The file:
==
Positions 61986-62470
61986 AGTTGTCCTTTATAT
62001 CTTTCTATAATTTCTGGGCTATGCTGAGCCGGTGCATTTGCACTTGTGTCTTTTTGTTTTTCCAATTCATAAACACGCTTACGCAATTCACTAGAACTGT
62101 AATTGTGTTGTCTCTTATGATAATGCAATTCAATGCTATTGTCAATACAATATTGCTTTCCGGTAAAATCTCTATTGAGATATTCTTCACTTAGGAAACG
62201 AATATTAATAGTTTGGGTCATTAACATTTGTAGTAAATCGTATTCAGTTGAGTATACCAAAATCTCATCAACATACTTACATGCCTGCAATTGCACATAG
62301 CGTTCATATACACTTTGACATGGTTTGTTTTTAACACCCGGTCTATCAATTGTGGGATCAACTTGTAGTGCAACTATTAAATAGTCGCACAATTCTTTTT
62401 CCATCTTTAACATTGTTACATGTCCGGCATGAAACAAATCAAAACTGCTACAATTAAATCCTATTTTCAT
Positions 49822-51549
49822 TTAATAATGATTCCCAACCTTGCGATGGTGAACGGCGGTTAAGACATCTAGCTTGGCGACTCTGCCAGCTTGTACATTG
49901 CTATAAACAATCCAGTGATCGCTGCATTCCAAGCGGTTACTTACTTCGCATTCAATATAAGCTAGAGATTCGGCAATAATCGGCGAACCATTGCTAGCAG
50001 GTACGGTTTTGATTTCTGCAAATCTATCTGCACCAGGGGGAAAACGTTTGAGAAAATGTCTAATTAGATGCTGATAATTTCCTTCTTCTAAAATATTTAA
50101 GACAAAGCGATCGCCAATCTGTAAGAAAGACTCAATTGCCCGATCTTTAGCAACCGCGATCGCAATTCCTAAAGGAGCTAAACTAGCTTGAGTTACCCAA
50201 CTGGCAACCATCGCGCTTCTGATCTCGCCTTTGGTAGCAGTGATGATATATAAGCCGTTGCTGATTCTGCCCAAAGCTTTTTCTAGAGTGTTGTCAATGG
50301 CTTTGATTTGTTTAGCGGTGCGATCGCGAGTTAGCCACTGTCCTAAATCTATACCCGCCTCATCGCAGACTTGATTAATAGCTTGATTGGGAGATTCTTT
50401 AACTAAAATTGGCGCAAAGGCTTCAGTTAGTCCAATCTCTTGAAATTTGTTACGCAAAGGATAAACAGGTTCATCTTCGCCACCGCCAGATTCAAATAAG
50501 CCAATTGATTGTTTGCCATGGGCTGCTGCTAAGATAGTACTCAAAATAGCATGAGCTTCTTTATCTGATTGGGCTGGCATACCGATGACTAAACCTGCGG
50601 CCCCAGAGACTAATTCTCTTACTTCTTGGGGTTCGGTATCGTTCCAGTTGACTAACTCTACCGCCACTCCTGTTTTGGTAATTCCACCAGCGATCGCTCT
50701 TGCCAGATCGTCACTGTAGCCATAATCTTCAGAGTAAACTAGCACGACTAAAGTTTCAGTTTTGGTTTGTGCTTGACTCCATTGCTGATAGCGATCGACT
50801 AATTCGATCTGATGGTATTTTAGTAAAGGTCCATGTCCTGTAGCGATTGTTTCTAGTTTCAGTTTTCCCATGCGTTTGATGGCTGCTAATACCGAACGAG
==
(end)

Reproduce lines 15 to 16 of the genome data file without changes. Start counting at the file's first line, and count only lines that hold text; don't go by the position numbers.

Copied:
50401 AACTAAAATTGGCGCAAAGGCTTCAGTTAGTCCAATCTCTTGAAATTTGTTACGCAAAGGATAAACAGGTTCATCTTCGCCACCGCCAGATTCAAATAAG
50501 CCAATTGATTGTTTGCCATGGGCTGCTGCTAAGATAGTACTCAAAATAGCATGAGCTTCTTTATCTGATTGGGCTGGCATACCGATGACTAAACCTGCGG